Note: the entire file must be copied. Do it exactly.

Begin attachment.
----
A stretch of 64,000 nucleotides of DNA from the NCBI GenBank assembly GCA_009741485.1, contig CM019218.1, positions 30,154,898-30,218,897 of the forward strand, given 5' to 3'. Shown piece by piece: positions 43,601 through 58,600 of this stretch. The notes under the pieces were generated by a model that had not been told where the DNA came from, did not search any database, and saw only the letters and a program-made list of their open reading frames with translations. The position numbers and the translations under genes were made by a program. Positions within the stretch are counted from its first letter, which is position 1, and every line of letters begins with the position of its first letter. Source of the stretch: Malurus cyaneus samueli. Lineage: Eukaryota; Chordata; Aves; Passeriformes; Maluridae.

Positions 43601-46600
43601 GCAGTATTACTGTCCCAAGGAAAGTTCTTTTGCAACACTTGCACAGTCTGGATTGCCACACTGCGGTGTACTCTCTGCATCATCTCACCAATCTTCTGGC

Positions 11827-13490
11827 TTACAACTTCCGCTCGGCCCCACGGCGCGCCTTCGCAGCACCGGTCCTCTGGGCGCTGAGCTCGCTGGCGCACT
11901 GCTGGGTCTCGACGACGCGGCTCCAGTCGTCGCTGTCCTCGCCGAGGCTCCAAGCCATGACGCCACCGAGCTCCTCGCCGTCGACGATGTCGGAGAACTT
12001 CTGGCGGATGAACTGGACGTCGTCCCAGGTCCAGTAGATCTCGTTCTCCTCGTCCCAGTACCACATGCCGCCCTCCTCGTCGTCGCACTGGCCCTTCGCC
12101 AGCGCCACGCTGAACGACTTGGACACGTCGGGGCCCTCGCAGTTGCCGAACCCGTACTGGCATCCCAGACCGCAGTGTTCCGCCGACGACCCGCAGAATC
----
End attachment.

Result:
A stretch of 64,000 nucleotides of DNA from the NCBI GenBank assembly GCA_009741485.1, contig CM019218.1, positions 30,154,898-30,218,897 of the forward strand, given 5' to 3'. Shown piece by piece: positions 43,601 through 58,600 of this stretch. The notes under the pieces were generated by a model that had not been told where the DNA came from, did not search any database, and saw only the letters and a program-made list of their open reading frames with translations. The position numbers and the translations under genes were made by a program. Positions within the stretch are counted from its first letter, which is position 1, and every line of letters begins with the position of its first letter. Source of the stretch: Malurus cyaneus samueli. Lineage: Eukaryota; Chordata; Aves; Passeriformes; Maluridae.

Positions 43601-46600
43601 GCAGTATTACTGTCCCAAGGAAAGTTCTTTTGCAACACTTGCACAGTCTGGATTGCCACACTGCGGTGTACTCTCTGCATCATCTCACCAATCTTCTGGC

Positions 11827-13490
11827 TTACAACTTCCGCTCGGCCCCACGGCGCGCCTTCGCAGCACCGGTCCTCTGGGCGCTGAGCTCGCTGGCGCACT
11901 GCTGGGTCTCGACGACGCGGCTCCAGTCGTCGCTGTCCTCGCCGAGGCTCCAAGCCATGACGCCACCGAGCTCCTCGCCGTCGACGATGTCGGAGAACTT
12001 CTGGCGGATGAACTGGACGTCGTCCCAGGTCCAGTAGATCTCGTTCTCCTCGTCCCAGTACCACATGCCGCCCTCCTCGTCGTCGCACTGGCCCTTCGCC
12101 AGCGCCACGCTGAACGACTTGGACACGTCGGGGCCCTCGCAGTTGCCGAACCCGTACTGGCATCCCAGACCGCAGTGTTCCGCCGACGACCCGCAGAATC